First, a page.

Imagine working for an organization whose leadership team is informed of a new competitor. Imagine that competitor taking away a sizeable chunk of the market in a few short months, eating into your organization’s revenue for its showcase product and threatening the next quarter’s estimated earnings.
As a business analyst in possession of this information, an immediate concern is raised. In terms of strategy analysis, the current situation of the organization may not be in peril, but it does face a major concern. The threat from the competitor represents an external influence on the strategic direction of the organization.
In terms of the business analysis, the business need is evident: a competitor has threatened the organization’s position as a leader in the market, or at least the organization’s status as leader. While the competitor may or may not acquire a bigger slice of the market pie, the adversity created because of the competitor’s presence will certainly lead to a change in tactics, even a change in strategy for your imagined organization. The change in strategy represents a redirect in where the company wants to go in the future based on the influence of the current market reality.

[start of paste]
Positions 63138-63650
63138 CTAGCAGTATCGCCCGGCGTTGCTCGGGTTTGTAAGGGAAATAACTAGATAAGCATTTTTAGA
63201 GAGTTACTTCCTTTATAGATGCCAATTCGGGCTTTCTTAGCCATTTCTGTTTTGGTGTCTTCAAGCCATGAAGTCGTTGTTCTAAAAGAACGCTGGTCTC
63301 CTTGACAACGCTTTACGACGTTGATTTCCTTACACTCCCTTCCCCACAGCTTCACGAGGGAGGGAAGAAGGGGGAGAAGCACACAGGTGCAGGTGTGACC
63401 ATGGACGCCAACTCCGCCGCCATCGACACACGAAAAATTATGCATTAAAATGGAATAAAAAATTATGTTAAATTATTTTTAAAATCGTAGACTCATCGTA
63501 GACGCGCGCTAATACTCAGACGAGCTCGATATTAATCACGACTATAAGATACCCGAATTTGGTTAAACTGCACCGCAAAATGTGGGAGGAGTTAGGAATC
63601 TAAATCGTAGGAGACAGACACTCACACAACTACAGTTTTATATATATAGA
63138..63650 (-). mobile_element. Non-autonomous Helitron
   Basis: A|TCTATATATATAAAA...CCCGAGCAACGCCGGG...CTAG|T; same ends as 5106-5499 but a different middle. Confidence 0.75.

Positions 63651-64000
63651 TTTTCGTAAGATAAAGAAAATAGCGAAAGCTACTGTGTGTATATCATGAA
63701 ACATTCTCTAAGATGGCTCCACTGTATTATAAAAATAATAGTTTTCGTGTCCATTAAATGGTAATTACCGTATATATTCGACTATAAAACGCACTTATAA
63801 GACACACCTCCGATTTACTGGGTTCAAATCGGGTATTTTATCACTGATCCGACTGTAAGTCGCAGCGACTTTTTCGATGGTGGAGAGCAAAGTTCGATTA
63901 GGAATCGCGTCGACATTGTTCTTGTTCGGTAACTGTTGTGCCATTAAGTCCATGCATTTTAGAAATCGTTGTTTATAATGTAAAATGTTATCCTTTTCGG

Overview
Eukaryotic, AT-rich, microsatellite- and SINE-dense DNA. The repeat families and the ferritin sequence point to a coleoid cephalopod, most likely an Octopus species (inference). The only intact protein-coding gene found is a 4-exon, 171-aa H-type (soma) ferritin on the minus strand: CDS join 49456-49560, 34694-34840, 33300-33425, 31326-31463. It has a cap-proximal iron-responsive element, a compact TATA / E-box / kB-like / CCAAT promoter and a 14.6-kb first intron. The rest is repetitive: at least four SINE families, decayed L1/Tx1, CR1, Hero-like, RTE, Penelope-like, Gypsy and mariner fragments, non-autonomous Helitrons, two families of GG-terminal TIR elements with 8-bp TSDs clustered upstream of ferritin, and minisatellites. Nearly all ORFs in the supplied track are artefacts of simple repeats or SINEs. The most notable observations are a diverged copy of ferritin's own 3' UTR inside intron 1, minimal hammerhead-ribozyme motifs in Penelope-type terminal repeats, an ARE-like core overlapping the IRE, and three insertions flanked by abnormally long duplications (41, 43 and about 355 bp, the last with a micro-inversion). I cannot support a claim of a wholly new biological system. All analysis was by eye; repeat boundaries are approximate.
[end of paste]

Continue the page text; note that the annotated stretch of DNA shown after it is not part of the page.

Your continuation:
As a business analyst, it is good to know that business needs can come from anywhere. In our example, it came from outside the company, in the industry, from a competitor. Needs can also be generated from government in the form of new regulations or mandated changes to product or service requirements. In most situations, needs come from inside the organization.
For instance, a staff member may indicate the need for a change in a specific process. This is an example of a “bottom-up” need identification. An operations manager may require new data for reports, or an entirely new set of data analytics. A vice-president may present the results of a new benchmarking study that indicates some weaknesses of the organization and has been tasked by the CEO, or governance committee, to fill the gaps.
Regardless of the source, a business need can come in the form of a problem, issue, challenge, opportunity, constraint, limitation or boundary that motivates an organization to make improvements.
Business analysts play a key role in identifying, assessing and validating business needs.
Smoothcube has a passion for helping business analysts learn the techniques, concepts, guidelines and tools essential to identifying requirements to help an organization avoid “business injury”. To support the learning process, Smoothcube offers a 2-day course called Fundamentals of Strategy Analysis, either online or in the classroom. The course touches on the business need concept, and much more, including future state analysis, risk assessment and change strategy.